From the Valley Courier (Ruth Heide):
[Gibson] said he plans to continue his predecessor’s goal of inviting young professionals and those who have not yet been a part of the congress to join the broad and diverse water group…
“One of my goals this year is to continue that effort and try to bring it down especially to smaller rural communities,” Gibson said on Tuesday. “We need to bring young people in, on the local level, because that institutional knowledge is going to go away.”
Gibson also wants to increase membership in the Colorado Water Congress. “I am a firm believer in the benefits that the congress brings to the broader water community in Colorado,” he said.
He described the Colorado Water Congress as a quasi trade organization but added it is more than that because it includes professionals in the water community such as attorneys, consultants, engineers and representatives of water conservancies, conservation districts, ditch companies, irrigation companies and mining companies…
Before going to work for the conservancy district Gibson directed the local Nature Conservancy after moving to the San Luis Valley in 1999. His earlier career had been in the mining industry in the western part of the U.S. Originally from England and a graduate of the University of London, Gibson came to the U.S. for graduate school and remained. Although water was never on his radar screen back then, it has become a prominent part of his life now. “I have been learning about water and still know very little when you look at the big scheme of things.”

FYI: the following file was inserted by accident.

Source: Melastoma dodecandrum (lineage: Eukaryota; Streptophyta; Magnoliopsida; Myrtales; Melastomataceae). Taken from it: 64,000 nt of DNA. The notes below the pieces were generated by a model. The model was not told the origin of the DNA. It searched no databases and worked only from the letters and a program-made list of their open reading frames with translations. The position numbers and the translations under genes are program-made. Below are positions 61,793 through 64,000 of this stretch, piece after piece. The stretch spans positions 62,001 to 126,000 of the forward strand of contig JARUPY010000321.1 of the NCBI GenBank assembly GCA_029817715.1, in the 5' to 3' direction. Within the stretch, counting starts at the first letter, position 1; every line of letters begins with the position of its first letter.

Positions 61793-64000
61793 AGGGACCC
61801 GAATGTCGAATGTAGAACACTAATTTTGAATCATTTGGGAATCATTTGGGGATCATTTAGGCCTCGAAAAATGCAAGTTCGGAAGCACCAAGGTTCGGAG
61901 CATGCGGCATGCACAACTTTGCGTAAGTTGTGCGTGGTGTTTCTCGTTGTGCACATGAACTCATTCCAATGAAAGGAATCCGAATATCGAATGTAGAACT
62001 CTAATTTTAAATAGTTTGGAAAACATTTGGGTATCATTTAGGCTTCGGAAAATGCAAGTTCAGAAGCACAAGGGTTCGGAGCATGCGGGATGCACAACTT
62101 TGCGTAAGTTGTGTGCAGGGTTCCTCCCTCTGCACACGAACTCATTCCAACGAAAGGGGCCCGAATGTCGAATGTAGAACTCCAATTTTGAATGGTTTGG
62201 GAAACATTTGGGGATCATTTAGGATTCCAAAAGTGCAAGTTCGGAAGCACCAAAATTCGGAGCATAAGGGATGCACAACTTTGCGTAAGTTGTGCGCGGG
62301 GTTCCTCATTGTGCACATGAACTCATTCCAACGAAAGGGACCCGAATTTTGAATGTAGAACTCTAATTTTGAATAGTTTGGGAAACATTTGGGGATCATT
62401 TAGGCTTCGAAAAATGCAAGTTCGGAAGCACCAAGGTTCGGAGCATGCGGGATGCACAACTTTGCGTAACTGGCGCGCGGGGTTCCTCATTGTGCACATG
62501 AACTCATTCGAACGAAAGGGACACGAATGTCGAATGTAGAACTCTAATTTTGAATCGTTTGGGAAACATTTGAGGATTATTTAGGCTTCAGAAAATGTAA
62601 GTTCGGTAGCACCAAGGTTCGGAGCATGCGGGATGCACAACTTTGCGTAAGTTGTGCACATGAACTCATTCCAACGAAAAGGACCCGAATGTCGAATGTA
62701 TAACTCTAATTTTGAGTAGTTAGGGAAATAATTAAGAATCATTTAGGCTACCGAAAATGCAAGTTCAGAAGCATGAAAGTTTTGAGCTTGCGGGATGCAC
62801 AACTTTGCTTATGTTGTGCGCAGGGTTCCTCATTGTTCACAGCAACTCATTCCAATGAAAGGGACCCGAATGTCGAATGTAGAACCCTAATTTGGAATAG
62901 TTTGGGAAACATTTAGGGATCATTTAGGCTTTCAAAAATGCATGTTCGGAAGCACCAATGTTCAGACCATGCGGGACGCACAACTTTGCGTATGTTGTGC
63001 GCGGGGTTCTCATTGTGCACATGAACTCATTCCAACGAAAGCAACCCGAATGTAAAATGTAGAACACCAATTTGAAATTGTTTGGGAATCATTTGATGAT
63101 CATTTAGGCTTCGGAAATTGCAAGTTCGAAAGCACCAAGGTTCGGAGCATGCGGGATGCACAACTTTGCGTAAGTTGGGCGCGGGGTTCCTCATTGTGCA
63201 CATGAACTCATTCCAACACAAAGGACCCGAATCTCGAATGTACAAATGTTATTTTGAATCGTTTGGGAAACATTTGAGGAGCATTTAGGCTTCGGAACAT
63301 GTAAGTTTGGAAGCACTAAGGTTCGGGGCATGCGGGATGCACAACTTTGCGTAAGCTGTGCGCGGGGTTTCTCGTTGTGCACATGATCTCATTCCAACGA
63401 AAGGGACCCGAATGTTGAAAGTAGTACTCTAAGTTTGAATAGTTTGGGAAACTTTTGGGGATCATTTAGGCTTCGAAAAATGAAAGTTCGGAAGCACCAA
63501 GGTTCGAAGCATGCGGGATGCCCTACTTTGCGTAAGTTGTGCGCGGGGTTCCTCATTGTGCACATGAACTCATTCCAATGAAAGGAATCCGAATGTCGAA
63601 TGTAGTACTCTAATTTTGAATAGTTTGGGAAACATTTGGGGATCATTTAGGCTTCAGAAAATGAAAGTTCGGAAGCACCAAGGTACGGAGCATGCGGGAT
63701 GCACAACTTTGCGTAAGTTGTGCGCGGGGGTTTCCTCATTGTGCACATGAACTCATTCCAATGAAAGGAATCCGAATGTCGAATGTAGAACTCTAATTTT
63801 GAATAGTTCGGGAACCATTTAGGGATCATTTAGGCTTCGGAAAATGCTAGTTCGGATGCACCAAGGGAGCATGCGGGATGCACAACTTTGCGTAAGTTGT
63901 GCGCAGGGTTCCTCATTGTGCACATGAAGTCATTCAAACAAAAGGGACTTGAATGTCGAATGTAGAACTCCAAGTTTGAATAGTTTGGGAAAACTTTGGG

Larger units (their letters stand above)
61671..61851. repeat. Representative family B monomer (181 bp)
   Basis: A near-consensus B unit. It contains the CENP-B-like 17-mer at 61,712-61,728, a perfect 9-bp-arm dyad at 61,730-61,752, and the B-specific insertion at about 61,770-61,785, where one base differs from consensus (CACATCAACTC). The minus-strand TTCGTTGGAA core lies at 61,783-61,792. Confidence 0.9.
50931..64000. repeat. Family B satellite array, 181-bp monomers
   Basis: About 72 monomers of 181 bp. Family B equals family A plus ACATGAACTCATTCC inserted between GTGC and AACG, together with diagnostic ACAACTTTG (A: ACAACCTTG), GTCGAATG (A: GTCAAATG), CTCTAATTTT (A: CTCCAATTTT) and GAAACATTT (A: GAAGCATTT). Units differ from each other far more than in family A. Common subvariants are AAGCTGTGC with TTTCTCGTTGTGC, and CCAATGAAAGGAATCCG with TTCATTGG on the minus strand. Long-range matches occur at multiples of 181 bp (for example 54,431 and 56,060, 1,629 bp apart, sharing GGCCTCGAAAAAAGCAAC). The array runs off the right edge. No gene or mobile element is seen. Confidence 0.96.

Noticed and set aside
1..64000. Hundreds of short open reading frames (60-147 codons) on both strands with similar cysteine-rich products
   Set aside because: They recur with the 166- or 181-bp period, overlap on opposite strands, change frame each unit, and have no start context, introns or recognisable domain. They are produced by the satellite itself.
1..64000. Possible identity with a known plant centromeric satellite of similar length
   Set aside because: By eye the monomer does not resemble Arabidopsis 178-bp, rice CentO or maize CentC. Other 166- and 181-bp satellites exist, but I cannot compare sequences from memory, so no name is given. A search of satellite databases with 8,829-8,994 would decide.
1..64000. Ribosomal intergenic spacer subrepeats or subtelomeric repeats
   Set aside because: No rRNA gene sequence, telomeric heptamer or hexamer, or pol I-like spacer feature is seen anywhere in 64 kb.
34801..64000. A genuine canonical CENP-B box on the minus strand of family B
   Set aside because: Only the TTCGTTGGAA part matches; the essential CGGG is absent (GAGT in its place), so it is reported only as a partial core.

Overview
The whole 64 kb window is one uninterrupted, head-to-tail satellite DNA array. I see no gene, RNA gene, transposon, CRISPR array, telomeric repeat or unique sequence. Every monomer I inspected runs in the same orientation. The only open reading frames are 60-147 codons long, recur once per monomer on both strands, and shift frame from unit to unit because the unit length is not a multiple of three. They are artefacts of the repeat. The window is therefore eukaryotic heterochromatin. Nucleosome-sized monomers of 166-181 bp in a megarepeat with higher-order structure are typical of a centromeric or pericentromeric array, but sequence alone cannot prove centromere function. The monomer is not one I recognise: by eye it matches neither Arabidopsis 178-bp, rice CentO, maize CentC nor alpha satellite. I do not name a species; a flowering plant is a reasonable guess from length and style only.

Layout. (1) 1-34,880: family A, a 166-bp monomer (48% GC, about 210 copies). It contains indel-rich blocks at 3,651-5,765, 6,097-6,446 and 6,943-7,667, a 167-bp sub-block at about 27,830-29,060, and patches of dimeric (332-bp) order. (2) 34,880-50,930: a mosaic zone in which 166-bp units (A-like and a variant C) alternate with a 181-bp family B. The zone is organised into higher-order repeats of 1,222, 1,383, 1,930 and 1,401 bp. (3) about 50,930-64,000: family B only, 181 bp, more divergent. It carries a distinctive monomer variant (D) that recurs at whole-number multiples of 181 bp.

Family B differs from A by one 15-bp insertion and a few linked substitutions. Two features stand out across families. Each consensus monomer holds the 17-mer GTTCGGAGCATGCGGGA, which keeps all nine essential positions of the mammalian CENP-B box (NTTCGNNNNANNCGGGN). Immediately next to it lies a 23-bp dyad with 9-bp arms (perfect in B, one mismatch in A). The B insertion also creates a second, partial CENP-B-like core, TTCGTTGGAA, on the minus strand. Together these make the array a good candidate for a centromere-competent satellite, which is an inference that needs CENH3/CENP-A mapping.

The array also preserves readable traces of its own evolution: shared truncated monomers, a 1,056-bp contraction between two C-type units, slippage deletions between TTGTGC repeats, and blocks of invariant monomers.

More coverage from Chris Woodka writing for The Pueblo Chieftain. From the article:
Gibson has represented the Rio Grande basin in the Colorado Water Congress for years, and says the group and the conservancy district strive for common goals. He is also a member of the Rio Grande Basin Roundtable, which has worked to iron out differences in local water issues…
Gibson came to the San Luis Valley in 1999 with the Nature Conservancy, joining the conservancy district in 2002. Prior to that, he worked for 30 years in the mining industry in Northwestern Colorado. A native of England, he was educated at the Royal School of Mines in London.
Also at the 54th annual CWC convention, the San Luis Valley Irrigation District, Southeastern Colorado Water Conservancy District, Parker Water and Sanitation, Northern Water, Colorado River Conservation District and the Colorado Water Conservation Board were honored as water organizations of the year.